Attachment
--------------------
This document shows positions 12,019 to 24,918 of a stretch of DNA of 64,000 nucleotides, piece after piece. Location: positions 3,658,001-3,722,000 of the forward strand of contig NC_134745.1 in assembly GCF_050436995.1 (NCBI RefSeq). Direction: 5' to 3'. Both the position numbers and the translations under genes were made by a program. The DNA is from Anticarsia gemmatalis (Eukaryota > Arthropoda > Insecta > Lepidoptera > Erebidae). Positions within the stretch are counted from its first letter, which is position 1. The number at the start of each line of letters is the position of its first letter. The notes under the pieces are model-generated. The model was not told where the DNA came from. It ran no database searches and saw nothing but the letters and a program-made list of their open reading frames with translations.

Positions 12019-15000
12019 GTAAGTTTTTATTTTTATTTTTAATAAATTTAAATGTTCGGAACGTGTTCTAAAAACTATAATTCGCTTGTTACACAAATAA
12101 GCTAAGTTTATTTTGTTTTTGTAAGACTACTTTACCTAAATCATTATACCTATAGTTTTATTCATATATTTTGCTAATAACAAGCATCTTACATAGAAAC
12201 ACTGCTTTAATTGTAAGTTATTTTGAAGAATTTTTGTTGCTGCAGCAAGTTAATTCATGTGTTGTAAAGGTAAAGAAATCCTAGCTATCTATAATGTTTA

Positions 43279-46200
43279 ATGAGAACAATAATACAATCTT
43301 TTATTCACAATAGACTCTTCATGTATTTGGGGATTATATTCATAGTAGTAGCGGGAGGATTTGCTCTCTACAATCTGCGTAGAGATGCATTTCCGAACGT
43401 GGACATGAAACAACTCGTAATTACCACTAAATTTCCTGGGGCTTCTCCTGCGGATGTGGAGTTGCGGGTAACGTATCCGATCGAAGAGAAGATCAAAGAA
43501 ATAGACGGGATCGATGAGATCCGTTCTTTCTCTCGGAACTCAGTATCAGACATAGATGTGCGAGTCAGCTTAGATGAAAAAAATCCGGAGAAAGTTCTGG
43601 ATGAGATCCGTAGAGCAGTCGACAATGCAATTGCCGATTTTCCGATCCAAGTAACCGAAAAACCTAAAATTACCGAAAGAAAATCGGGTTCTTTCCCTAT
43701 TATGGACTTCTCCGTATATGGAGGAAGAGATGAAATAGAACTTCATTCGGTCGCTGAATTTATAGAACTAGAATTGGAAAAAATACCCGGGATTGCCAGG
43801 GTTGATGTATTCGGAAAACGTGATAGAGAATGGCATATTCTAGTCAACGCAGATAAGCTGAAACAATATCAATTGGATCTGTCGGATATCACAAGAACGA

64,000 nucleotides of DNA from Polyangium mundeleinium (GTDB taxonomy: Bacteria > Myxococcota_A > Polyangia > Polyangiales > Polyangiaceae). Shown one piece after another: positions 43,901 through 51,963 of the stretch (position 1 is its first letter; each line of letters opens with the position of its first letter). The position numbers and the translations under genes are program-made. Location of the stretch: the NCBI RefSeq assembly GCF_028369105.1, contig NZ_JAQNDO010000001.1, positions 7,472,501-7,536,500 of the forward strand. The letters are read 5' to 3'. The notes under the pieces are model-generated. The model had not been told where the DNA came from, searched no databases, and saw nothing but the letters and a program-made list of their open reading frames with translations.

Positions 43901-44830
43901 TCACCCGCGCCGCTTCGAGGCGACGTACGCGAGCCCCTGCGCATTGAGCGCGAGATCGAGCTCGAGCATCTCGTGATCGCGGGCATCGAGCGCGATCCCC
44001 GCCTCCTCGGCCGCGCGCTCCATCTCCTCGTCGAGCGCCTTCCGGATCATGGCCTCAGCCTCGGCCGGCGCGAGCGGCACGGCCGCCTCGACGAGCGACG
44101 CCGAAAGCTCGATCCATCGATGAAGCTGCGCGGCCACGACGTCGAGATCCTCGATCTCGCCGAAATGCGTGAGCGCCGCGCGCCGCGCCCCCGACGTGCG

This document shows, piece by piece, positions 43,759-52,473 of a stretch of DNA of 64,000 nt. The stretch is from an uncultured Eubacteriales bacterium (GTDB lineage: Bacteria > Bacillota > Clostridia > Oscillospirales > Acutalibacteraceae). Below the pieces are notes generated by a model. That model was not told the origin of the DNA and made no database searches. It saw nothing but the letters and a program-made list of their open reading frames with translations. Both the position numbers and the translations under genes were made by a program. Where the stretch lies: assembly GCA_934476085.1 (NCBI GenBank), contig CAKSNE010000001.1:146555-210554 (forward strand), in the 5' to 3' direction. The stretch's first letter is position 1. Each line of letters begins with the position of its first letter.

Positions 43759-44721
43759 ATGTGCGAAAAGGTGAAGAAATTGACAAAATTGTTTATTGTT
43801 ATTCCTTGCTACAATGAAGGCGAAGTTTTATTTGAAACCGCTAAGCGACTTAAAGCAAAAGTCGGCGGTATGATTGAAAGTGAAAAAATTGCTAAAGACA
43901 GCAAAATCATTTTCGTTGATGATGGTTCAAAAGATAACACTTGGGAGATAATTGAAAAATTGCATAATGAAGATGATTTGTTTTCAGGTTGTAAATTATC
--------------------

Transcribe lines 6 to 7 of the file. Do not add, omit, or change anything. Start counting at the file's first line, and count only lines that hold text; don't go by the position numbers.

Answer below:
Positions 43279-46200
43279 ATGAGAACAATAATACAATCTT